Sunday, October 2, 2016

I Yam who I Yam. Stop Focusing on the Cracks

This is a rant.  Feel free to go elsewhere.

The internet, the instant communication, has many pluses.


One advantage of the years before was that when you lost someone you loved, or whatever, the reminder didn't keep popping up month after month, finally year after year, ad infinitum.

It was a BIG ADVANTAGE. You could go through it. You could hug your friends for years over it, but you went on.  After awhile, while that sorrow, that pain, was a part of you, you could focus on what was good now, and what was going to be good in the future. The pain didn't pop up front and center.

I didn't grow up in the digital age. I didn't even have 4 television stations to watch until I was 11 or 12.  I do appreciate the tapes, the internet.

I don't By God need them to remind me about Sept. 11, or the Kennedy assassination or whatever. I especially don't need to put reminders on Face Book or any other media. If I am ever shot to death and someone wants to hold a Vigil With Candles, I want law enforcement to arrest all of them and charge them with macabre verisimilitude.  And I want that ticket to ban them from any resulting memorial service for me, because I will be cremated.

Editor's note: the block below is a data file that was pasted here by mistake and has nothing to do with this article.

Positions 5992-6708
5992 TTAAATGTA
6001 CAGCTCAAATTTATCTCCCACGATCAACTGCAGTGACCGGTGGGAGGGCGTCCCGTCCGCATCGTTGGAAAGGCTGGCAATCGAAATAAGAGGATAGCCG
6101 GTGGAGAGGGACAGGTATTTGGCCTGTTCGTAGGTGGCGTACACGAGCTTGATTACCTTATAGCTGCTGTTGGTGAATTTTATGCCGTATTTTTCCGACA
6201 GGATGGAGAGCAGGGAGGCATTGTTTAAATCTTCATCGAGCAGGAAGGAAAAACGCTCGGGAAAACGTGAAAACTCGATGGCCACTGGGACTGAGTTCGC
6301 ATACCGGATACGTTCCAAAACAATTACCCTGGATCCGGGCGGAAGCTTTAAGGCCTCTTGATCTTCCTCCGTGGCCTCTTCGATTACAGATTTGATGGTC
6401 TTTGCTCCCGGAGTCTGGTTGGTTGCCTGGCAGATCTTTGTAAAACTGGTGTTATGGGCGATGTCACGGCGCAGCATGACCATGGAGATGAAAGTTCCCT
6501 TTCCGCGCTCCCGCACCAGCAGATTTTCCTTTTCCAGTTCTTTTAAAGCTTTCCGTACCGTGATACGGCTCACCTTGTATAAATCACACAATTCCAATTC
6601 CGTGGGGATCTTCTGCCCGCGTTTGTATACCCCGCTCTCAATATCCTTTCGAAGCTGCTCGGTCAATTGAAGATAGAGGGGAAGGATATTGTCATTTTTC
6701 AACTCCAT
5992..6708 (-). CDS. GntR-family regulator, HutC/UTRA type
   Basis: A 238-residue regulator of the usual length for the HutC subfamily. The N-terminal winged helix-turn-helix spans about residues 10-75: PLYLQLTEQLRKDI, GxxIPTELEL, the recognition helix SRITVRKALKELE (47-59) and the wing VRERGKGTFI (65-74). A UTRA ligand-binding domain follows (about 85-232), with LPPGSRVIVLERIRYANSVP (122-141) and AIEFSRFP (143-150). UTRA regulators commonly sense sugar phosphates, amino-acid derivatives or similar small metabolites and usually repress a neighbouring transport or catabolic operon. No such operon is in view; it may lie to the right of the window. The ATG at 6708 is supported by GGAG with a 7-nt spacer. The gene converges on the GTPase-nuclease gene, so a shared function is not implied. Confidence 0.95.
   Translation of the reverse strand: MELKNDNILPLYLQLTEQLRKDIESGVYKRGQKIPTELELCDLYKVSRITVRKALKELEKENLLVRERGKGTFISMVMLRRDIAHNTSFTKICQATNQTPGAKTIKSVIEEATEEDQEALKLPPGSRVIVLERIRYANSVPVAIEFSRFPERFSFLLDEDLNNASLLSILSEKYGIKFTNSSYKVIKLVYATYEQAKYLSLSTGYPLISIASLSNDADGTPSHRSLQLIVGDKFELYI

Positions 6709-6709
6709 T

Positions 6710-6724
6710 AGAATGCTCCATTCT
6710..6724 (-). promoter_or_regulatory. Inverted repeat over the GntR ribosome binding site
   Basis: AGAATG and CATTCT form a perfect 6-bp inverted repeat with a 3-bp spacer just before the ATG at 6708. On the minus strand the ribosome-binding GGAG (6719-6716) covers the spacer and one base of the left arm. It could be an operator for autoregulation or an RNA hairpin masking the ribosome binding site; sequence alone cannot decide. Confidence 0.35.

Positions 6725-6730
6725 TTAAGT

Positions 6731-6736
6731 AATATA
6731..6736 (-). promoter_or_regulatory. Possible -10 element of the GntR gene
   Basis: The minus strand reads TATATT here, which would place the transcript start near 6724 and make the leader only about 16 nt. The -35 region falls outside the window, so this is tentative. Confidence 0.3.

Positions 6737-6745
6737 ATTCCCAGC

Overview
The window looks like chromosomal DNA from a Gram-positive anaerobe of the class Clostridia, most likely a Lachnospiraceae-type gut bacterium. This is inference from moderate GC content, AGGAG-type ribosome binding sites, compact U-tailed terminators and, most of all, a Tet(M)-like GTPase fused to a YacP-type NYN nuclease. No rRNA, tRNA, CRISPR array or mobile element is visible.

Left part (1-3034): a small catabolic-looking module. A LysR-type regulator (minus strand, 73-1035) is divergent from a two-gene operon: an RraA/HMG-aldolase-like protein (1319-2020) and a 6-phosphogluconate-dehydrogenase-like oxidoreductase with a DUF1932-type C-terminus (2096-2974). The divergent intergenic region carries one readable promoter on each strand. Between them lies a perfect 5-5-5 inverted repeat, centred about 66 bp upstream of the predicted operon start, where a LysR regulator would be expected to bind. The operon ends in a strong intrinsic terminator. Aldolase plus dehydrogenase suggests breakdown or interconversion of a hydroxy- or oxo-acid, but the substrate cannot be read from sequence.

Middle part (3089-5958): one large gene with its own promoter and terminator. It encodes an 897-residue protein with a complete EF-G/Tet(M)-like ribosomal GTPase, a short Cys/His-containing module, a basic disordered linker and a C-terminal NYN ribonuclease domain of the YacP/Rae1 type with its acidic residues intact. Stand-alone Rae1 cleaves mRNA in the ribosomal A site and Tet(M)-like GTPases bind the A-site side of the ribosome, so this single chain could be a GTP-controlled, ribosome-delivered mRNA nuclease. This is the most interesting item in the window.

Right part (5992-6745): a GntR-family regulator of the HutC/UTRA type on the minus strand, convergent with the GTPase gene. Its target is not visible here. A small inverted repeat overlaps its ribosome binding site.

I have had a good life with some bumps,  A fair number.  But I do not ever want to be remembered for What I Survived. I want to be remembered for my thoughts, my love, my interests--for my life, not my tragedies.

I do not ever want to be remembered for what I lost, though that is a part of who I am. But I certainly hope the bigger part is what I gained, learned and who I loved and still do.

My brother died on my father's lap when he was 31/2 years old and I was less than two. I don't remember him. My parents mourned, and they talked about him, and he was part of their lives. I was their child, though, and they showed me such delight, such nurture and laughter.

What if that dreadful death had been recorded and they could have played it over and over again?

I would not have had the childhood, the life, or the family I now have.

They only needed to go through it once.

They had no choice. You do, unfortunately. What will you do with it?

I would add it to family records for history's sake. I'm not sure. I don't think I would ever go back.

Today, it's your choice. Do you want to remember the pain, full screen, once a year or more? Or do you want to tuck it away in a gentle space you can, but do not have to, go back to.

With  technology comes more choices than we expected.

I hope we make good ones.

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